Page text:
Remember how WorldNetDaily was portraying the $165 million libel lawsuit filed against it by Tennessee businessman Clark Jones as determining "the future of investigative journalism in the United States"? Remember Joseph Farah's longtime claim that "this lawsuit would be dropped in a flat second if Al Gore wanted it to be dropped. Understand also that WND did nothing wrong and libeled no one in the publication of this exhaustive series"? Remember Farah's insistence that WND "has made every effort to ensure that its reporting in this series –- and in everything it has covered – was fair, honest, truthful, balanced and accurate"?
Well, never mind.
A Feb. 13 WND article states that the lawsuit has been settled out of court for undisclosed, confidential terms. The article also includes "the text of the settlement statement jointly drafted by all parties in the lawsuit. Both sides agreed to limit comment on the lawsuit to this statement":
"A lawsuit for libel, defamation, false light and conspiracy was filed by Clark Jones of Savannah, Tennessee against WorldNetDaily.com, Tony Hays and Charles H. Thompson II arising out of a press release issued by WorldNetDaily.com on September 18, 2000, and articles dated September 20, October 8, November 24 and December 5, 2000, written by Tony Hays and Charles H. Thompson, II, posted on WorldNetDaily.com's website.
"The original news release by WorldNetDaily.com of September 18, 2000, and the article by Hays and Thompson of September 20, 2000, contained statements attributed to named sources, which statements cast Clark Jones in a light which, if untrue, defamed him by asserting that the named persons said that he had interfered with a criminal investigation, had been a 'subject' of a criminal investigation, was listed on law enforcement computers as a 'dope dealer,' and implied that he had ties to others involved in alleged criminal activity. These statements were repeated in the subsequently written articles and funds solicitations posted on WorldNetDaily.com's website. Clark Jones emphatically denied the truth of these statements, denied any criminal activity and called upon the publisher and authors to retract them.
"Discovery has revealed to WorldNetDaily.com that no witness verifies the truth of what the witnesses are reported by authors to have stated. Additionally, no document has been discovered that provides any verification that the statements written were true.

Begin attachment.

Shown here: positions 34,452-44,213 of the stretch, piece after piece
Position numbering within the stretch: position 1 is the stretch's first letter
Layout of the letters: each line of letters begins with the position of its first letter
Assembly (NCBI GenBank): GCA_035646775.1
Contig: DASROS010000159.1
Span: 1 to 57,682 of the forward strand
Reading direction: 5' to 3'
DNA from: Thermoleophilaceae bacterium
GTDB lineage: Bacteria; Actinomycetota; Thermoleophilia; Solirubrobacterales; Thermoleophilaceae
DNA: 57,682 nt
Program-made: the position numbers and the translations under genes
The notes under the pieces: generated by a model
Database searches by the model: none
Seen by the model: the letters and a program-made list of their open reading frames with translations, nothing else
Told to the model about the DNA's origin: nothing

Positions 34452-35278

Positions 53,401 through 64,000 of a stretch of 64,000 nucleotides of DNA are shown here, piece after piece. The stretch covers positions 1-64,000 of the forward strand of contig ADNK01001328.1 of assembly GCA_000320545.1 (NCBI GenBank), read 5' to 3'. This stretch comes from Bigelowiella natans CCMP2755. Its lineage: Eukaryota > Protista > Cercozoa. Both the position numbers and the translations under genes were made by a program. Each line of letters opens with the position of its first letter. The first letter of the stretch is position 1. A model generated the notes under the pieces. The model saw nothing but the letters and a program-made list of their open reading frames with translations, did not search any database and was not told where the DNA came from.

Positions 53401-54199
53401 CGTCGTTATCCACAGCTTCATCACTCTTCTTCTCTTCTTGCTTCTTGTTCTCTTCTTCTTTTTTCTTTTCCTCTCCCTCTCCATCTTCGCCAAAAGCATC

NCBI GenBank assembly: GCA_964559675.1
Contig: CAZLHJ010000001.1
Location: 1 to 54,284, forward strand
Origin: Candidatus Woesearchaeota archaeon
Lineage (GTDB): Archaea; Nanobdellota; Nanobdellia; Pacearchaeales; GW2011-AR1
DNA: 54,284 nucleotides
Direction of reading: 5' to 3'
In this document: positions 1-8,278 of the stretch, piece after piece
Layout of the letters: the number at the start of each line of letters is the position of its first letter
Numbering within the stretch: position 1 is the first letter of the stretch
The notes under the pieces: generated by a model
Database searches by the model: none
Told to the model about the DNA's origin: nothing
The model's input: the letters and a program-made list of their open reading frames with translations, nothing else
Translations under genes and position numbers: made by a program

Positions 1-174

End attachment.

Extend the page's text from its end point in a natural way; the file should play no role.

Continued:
"Factual discovery in the litigation and response from Freedom of Information Act requests to law enforcement agencies confirm Clark Jones' assertion that his name has never been on law enforcement computers, that he has not been the subject of any criminal investigation nor has he interfered with any investigation as stated in the articles. Discovery has also revealed that the sources named in the publications have stated under oath that statements attributed to them in the articles were either not made by them, were misquoted by the authors, were misconstrued, or the statements were taken out of context.
"WorldNetDaily.com and its editors never intended any harm to Clark Jones and regret whatever harm occurred. WorldNetDaily.com has no verified information by which to question Mr. Jones' honesty and integrity, and having met him, has no claim or reason to question his honesty and integrity. WorldNetDaily.com wishes him well."
As we detailed, WND admitted that it never fact-checked Thompson and Hays' reporting before it published their Gore-bashing article, nor did it even know who the anonymous sources were that made the false claims against Jones -- bad journalistic practice by any definition. As late as Feb. 5 -- nine days ago -- WND wouldn't even concede that Jones denied the claims.
We wonder: Given WND's admission that Thompson and Hays' false claims were "repeated in the subsequently written articles and funds solicitations posted on WorldNetDaily.com's website," will it be going back to each of these articles and adding a prominent correction, or will it simply make them disappear from its archives without explanation? We'll be watching.
The funny thing is that at the end of the article, it links to the donation page to WND's legal defense fund, which states that "WND has never lost such a lawsuit." Time to update that, guys.
UPDATE: One other funny thing we noticed: WND curiously didn't attach a Digg tag to the story, like it does on the rest of its original news articles, so it can't be tagged (well, not easily, anyway) at the social aggregator site.